Another Wrongful Conviction Case

There has been another exoneration of two wrongly convicted people.  I have blogged about these travesties of justice in the past.  Such wrongful convictions are just so very sad.  Innocent people lose decades of their lives and are treated as horrible wrongdoers by society.  The compensation they receive, when they receive it, is woefully inadequate.

This conviction is a familiar one in several ways.  First, the subject of this prosecution – claims of child abuse against child care workers for extreme behavior supported only by wild testimony of a child after significant opportunity for her story to expand – was part of a whole epidemic in the 1980s, as Dorothy Rabinowitz, among others, has explained.

Second, like many other wrongful convictions, exoneration is harder than release.  While the Kellers were released in 2013, they have not been able to secure an exoneration (and the benefits that provides) until now.

Third, these wrongful convictions and the difficulty of obtaining release or exoneration are very often the result of wrongful, and often the result of illegal, behavior on the part of police and prosecutors.  In addition, there are sometimes honest mistakes.

In this case, the only bit of evidence supporting the allegations was a young physican’s examination of a girl, which he believed suggested abuse.  But after the trial, he learned that his conclusion was mistaken.  He called up the “Austin Police Department after he realized his error but was rebuffed by the detective, who was ‘convinced they were guilty.’”  (Shouldn’t there be some accountability for this? We don’t even find out his name.)  The doctor was also deceived by the prosecutors in other ways.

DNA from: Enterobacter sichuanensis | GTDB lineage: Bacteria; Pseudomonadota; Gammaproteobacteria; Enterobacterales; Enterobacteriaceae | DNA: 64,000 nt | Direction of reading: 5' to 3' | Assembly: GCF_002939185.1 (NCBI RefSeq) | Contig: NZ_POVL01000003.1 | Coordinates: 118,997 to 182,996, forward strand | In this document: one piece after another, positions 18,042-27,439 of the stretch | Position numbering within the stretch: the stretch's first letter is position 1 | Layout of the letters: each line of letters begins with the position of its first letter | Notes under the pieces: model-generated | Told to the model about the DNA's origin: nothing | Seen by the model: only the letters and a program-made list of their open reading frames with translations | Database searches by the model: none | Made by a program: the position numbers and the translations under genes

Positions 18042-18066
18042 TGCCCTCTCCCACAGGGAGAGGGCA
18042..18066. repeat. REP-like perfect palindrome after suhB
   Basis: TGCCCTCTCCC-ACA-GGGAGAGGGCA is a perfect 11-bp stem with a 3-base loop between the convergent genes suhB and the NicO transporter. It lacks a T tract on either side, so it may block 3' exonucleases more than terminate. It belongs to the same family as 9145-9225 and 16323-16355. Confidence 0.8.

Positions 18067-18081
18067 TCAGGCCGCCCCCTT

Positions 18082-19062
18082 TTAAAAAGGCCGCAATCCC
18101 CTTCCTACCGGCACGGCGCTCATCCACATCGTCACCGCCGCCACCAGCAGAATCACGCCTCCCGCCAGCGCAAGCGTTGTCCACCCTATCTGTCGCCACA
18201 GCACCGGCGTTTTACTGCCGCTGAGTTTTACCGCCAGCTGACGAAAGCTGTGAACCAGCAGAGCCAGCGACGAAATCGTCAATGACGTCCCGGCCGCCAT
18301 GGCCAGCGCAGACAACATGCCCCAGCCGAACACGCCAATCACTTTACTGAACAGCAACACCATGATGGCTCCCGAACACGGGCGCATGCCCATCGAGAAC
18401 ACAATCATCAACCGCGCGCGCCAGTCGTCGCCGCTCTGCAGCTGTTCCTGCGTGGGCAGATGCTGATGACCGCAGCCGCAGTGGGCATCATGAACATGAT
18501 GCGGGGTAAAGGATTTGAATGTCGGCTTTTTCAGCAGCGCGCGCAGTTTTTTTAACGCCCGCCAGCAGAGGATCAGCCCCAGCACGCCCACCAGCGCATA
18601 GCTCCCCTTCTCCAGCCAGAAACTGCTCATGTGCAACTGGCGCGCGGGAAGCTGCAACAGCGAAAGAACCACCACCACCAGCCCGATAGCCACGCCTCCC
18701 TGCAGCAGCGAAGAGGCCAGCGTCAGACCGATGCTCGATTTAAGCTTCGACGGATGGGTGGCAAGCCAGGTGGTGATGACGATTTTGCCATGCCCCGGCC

Eventually, the Kellers were released from prison when the court concluded that they were entitled to a new trial.  But the prosecutors would not grant them exoneration, which was needed to allow them to receive compensation from the state for a wrongful conviction.  Why not? The DA, Rosemary Lehmberg, admitted that there was no evidence to use at a new trial, but somehow could not see her way to conclude that the Kellers were innocent.  It turns out that the DA was the head of the office’s child abuse unit at the time of the Keller prosecution.  How outrageous!  Does anyone think she had a conflict?  So now she has two misdeeds on her hands – the original prosecution and the failure to exonerate.  Yet, she pays no price for these misdeeds.

Fourth, how should these cases of possible wrongful conviction be handled by the legal system?  Things have certainly improved with DNA testing, but still there are cases like the Kellers’ where DNA is not involved.  The article mentions that a conviction integrity unit was involved in this case.  Such units make sense and hopefully they avoid the conflict of interest involving DA Lehmberg reviewing her own past action.  So they represent a step in the right direction.

But once again the system does not go far enough.  These units are typically in the same office as those responsible for the flawed convictions.  These units should be separate, so they can have independence.  I can understand why the powers that be, among prosecutors and the police, want the units in these places.  I can’t understand how it makes sense as a matter of public policy.